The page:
5 January 2020, Epiphany of the Lord (OF)

5 January 2020, Epiphany of the Lord (OF)

Introit: Ecce advenit, begin on D (as la)

Alleluia: Vidimus, begin on D as do

After the Gospel: Epiphany Proclamation of feasts for new year (chanted by Celebrant)

Offertory: As with gladness, V2H p. 236

Communion: Vidimus stellam, begin on E (as mi)

Post-Communion (during the ablutions): The venerable antiphon Tribus miraculis, begin on E (as re).

Melody for that is attached below, along with a translation.

Post-Communion Blessing & distribution of chalk for the Epiphany home blessing.

Recessional: The First Nowell, V2H, p. 235, vv. 2, 5, & 6.

Mass VIII, PBC, p. 52ff; Credo III, PBC p. 77ff.


The Introit has three phrases:

    1. Ecce advenit dominator Dominus:

    2. et regnum in manu ejus

    3. et potestas, et imperium.

The melody begins with the notes of the Per omnia saecula, which in the EF is part of the introductory dialogue to the Preface. That tells us that we are about to announce something important, something both solemn and sacred. It next increasingly emphasizes the word advenit, then leaps an interval of a fourth over dominator, to come directly to the dominant fa, where this dominant really dominates and then over Dominus rises above it. The second phrase again shows an ascending fourth and the clear dominant, which it accentuates still more by means of the pressus over manu and ejus. Toward the end there is a modulation of exquisite construction on the full tone below the tonic. The third phrase gives an elastic form to the word potestas (the descending fourth is to be well brought out); several times it extends above the dominant and closes with a passage corresponding to Dominus in the first phrase.


Some have noted that this melody is composed of undulations, each of which attains its melodic summit on the accented syllable of the principal word: Ecce advenitdominator Dominuset regnum in manu ejuset potestas—et imperium. Throughout Advent we've been praying: Veni. Now we sing: Ecce. Behold, the one we prayed to come is now at hand. The melody wants to draw out attention to this shift in focus, lest we miss what is before our eyes.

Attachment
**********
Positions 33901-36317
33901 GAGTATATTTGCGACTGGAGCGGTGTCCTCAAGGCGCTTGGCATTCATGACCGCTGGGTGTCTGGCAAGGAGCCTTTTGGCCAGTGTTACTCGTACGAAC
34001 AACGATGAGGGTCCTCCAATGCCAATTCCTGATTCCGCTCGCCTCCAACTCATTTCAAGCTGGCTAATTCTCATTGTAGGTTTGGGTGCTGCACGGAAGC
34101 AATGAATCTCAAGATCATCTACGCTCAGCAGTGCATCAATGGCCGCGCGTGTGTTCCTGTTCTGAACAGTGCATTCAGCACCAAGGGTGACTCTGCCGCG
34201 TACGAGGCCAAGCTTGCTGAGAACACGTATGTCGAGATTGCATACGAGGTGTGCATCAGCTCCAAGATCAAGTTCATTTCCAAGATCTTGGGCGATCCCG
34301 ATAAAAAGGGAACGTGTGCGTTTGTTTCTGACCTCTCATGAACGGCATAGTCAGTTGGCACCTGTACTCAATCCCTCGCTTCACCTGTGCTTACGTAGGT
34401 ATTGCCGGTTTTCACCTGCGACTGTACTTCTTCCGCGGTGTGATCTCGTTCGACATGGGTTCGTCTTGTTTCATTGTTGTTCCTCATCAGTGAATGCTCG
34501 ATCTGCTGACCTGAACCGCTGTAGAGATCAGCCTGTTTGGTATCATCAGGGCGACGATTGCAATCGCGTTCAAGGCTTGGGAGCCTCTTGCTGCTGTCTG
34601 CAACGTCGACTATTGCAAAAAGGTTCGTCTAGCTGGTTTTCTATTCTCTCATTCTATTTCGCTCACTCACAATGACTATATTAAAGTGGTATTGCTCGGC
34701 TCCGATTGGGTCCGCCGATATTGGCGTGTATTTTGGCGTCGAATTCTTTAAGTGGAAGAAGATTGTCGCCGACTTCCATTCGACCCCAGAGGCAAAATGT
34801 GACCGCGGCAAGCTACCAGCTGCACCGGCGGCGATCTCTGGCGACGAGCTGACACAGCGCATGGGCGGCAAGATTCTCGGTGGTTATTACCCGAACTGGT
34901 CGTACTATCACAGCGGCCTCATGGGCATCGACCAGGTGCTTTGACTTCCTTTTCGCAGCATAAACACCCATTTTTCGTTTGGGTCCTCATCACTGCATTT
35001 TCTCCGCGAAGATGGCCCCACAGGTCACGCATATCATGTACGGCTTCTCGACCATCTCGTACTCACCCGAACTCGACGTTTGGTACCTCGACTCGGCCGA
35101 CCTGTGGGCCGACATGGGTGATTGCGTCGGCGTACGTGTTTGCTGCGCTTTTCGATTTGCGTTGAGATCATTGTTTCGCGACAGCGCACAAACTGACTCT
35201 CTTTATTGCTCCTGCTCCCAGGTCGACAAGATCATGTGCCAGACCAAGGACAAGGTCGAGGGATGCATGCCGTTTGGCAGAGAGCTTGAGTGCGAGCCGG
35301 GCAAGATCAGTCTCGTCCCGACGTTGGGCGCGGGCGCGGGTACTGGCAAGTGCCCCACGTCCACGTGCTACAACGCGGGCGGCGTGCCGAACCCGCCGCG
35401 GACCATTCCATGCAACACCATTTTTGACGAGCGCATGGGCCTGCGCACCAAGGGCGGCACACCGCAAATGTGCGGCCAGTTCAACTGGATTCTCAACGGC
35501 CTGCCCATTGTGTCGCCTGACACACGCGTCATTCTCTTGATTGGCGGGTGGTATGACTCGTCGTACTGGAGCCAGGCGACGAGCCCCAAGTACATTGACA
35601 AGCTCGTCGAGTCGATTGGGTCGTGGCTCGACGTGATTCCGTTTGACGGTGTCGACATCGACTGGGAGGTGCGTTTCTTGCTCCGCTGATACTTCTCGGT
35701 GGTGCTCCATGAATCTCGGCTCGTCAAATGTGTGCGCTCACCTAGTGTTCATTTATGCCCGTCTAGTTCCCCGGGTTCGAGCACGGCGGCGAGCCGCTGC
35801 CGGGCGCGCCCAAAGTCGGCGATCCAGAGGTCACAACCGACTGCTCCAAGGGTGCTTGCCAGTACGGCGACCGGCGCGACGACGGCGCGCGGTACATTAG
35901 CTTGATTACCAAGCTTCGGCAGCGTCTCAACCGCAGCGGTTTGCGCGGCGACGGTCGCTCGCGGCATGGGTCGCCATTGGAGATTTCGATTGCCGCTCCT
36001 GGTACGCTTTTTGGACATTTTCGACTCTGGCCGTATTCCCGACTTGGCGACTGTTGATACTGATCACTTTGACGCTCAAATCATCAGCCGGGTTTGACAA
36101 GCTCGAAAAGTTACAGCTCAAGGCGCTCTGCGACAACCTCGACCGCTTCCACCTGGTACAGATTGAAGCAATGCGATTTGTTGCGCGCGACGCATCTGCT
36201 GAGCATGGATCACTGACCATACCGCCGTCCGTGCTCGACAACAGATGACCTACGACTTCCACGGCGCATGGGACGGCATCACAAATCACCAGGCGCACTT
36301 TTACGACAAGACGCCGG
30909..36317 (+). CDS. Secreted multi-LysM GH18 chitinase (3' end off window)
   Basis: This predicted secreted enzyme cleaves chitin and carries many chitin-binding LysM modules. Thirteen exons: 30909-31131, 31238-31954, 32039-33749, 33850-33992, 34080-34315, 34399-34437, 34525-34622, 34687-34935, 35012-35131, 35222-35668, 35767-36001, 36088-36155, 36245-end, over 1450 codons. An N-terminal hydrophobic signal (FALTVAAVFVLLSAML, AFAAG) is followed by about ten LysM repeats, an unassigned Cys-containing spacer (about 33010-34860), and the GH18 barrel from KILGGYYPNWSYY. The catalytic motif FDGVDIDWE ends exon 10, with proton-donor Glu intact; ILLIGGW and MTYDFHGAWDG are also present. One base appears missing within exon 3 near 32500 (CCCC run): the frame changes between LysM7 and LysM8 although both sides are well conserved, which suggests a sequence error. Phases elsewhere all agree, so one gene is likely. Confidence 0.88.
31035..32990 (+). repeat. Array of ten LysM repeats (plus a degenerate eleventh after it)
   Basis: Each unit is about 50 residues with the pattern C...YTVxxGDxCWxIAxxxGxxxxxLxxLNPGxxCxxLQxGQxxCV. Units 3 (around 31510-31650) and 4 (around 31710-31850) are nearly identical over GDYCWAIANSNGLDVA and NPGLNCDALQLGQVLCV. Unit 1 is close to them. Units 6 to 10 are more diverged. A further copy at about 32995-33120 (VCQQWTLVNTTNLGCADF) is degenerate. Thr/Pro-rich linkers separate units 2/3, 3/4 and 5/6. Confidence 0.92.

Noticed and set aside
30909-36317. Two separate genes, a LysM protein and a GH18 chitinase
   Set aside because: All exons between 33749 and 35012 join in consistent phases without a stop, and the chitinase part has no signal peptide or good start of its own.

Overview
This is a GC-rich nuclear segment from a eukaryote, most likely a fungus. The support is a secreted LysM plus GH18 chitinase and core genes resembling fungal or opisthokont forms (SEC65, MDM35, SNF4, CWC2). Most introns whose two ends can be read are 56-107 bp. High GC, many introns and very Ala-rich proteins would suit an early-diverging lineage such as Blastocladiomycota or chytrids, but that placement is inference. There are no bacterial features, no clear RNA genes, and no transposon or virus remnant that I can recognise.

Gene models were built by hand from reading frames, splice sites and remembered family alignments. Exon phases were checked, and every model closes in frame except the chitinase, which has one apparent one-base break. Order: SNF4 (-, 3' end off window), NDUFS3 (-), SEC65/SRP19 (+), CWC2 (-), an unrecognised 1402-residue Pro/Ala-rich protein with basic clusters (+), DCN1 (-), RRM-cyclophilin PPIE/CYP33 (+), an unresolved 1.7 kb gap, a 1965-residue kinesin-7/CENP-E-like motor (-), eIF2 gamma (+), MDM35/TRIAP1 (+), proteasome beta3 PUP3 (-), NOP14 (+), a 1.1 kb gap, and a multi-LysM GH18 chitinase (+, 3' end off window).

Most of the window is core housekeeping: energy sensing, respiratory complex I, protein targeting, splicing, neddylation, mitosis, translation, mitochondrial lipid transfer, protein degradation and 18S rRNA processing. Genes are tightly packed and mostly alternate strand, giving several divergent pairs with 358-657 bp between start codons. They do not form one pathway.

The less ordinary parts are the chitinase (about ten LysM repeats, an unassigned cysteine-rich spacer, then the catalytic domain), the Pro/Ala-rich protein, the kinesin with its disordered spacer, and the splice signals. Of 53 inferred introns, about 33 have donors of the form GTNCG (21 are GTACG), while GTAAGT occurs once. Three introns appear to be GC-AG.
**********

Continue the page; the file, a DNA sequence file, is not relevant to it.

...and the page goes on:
The Communion antiphon has two phrases:

  1. Vidimus stellam ejus in Oriente

  2. et venimus cum muneribus adorare Dominum.

The first phrase moves joyously; the second has a spirit of adoration. Only with venimus do we perceive an echo of the joy of the first phrase. For the closing formula of the first phrase the cadence of the psalm tone of the fourth mode, ti sol mi, served as a model. The tritone over Oriente is not as odd as it might otherwise be, since a twofold ti has preceded it. Still, it heightens the peculiar 'Oriental' effect of this passage. Another unusual element here is that in three words the unaccented "i" of the penult is prominent in the melody. This may be because common people accented the Latin language differently from the learned class, and plain song was considerably influenced by this 'vulgar' Latin. Or is this more Byzantine (Eastern) influence?


Antiphon sung after Communion

Tribus miráculis ornátum diem sanctum cólimus: hódie stella magos duxit ad præsépium; hódie vinum ex aqua factum est ad núptias; hódie in Iordáne a Ioánne Christus baptizári vóluit, ut salváret nos, allelúia.

We venerate this holy day adorned with three wondrous events: today, a star led the Magi to the manger; today, wine was made from water at the wedding feast; today, Christ willed to be baptized by John in the Jordan to save us. Alleluia.


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